Last week, we faced-off pairs of similar Canadian stocks to help investors choose the one for them. This week, we turn south to continue the Battle of the Stocks.
Netflix vs. Disney
It’s turning into the battle of the streamers with the Big Mouse about to take on the giant, Netflix. Will Netflix survive or will Disney+ steal their crown?
Ever since Disney announced its streaming service, Disney +, analysts like David Cockfield and Stan Wong have been avoiding Netflix (NFLX-Q) . Too risky. Netflix’s Their latest earnings reported earlier this month didn’t help. For the first time since 2011, Netflix reported a loss of 126,000 American subscribers while international subscribers increased by only 2.7 million, way short of the expected 5 million. To add insult to injury, one irate shareholder has slapped Netflix with a lawsuit for missing that target.
Amid this tumult, Cameron Hurst is a dissenting voice, predicting that it will take Disney+ time to eat into Netflix’s immense viewership and that Netflix’s demise is overstated. Don Lato remains confident that Netflix’s growth prospects will remain healthy. Jamie Murray believes there’ll be room for both streamers, and that the loser in Disney+’s launch will actually be videogames. So, maybe there is hope for Netflix.
In contrast, the House of the Mouse is hitting all-time highs of $141-5. In the last six months, Disney (DIS-N) has climbed 27% while Netflix has plunged nearly 5%. John Zechner echoes many on the street by applauding Disney’s success in cross-selling its movies to theme parks, TV shows, video games and now streaming—a great growth stock. Jamie Murray likes Disney’s purchase of Comcast’s Hulu earlier this year, but warns that Disney will stll have to pay producers to stream their content and these costs will eat into Disney+’s profits. However, one metric is telling: Disney’s PE of 15.8 and Netflix’s is a whopping 120.98, having invested millions in original series and movies. Also, the mouse pays a dividend yield of 1.25% while Netflix pays nothing.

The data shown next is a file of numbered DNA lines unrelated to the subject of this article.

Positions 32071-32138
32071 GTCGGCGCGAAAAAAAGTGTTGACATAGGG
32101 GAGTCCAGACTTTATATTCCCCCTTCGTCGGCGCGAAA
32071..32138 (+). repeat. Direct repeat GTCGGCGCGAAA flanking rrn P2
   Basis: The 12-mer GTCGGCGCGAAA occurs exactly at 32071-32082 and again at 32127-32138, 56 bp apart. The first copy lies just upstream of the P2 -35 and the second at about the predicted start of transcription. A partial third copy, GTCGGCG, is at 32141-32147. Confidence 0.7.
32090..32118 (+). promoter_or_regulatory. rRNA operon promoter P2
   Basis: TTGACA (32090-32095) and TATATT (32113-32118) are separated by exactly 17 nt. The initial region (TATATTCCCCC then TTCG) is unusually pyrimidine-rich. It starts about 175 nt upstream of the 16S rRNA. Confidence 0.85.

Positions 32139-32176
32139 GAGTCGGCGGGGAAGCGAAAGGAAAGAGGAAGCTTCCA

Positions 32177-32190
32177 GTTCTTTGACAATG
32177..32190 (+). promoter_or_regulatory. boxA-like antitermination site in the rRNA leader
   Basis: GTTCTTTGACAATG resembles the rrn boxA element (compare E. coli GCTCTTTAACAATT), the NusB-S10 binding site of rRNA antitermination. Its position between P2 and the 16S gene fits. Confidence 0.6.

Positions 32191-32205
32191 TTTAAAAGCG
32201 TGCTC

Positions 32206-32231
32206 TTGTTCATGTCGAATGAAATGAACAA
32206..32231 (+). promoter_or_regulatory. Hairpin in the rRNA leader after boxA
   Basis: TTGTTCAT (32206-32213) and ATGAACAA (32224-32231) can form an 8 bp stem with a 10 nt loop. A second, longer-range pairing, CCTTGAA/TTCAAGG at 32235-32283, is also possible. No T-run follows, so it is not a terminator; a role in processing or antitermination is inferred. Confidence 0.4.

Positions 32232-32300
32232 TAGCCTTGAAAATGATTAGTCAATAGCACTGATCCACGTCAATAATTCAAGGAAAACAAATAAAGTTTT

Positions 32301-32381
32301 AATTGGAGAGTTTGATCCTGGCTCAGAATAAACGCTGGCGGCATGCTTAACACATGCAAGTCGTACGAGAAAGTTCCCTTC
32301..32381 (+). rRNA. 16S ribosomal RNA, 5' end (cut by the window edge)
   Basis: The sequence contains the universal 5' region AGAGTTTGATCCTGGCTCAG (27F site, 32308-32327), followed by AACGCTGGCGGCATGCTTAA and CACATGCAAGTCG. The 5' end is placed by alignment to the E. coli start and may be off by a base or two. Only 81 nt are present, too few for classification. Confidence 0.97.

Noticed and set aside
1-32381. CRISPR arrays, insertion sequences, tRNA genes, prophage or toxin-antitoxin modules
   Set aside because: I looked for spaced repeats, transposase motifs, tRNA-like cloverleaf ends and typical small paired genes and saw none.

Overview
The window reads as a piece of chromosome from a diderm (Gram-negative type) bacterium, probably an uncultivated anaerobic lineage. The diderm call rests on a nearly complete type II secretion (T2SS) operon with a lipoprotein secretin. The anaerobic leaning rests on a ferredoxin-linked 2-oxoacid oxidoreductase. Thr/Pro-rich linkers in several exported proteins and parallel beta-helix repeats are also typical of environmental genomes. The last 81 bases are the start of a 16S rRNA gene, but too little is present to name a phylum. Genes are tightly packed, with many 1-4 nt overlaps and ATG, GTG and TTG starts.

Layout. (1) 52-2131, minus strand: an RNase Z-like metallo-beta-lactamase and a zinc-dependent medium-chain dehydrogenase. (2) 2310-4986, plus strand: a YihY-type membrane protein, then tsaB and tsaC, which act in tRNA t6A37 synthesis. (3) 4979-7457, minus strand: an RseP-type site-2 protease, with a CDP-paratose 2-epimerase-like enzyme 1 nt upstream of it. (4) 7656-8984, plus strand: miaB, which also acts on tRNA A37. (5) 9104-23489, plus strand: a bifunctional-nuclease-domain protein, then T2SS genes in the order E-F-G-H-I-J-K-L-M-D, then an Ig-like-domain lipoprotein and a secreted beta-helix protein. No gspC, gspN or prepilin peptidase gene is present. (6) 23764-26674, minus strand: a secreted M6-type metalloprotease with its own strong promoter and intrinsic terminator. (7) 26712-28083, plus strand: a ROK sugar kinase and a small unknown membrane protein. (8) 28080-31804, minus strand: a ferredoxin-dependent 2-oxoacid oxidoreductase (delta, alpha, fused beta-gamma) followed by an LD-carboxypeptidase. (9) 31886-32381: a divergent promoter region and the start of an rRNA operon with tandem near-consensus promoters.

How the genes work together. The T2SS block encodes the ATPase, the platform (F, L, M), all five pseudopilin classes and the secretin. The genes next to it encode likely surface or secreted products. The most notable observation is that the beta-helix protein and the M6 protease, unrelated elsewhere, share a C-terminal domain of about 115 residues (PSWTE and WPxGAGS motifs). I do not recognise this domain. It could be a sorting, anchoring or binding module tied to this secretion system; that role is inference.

The verdict: DIS An easy call, but things change. A year from now, Disney+ will be actively streaming and the pressure will be on the mouse to stay profitable, keep spending on content, and meet high expectations. At the same time, Netflix may prove to be resilient and its new shows could continue to attract wide audiences. Stay tuned.
VISA vs. Mastercard
It’s a toss-up which credit card giant to buy. They trade in tandem, neck-in-neck. Altogether, there are 1.32 billion pieces of Visa and Mastercard processing payments around the globe, up 59.2 million cards from 2017 to 2018. American spending on these cards rose 9.5% in the same time. Analysts feel that this double-headed juggernaut will continue to roll, making both stocks solid long-term holds. If you had to choose one, which would it be?
David Fingold prefers Mastercard (MA-N) because it’s more exposed to international travel and credit cards (as opposed to debit cards). Meanwhile, Stan Wong applauds Mastercard’s $6-billion share buyback program and raising its dividend last December by 32%. David Burrows prefers Mastercard beause it’s more focused on emerging markets, which holds more credit card growth than in North America, whether or not the business cycle slows down.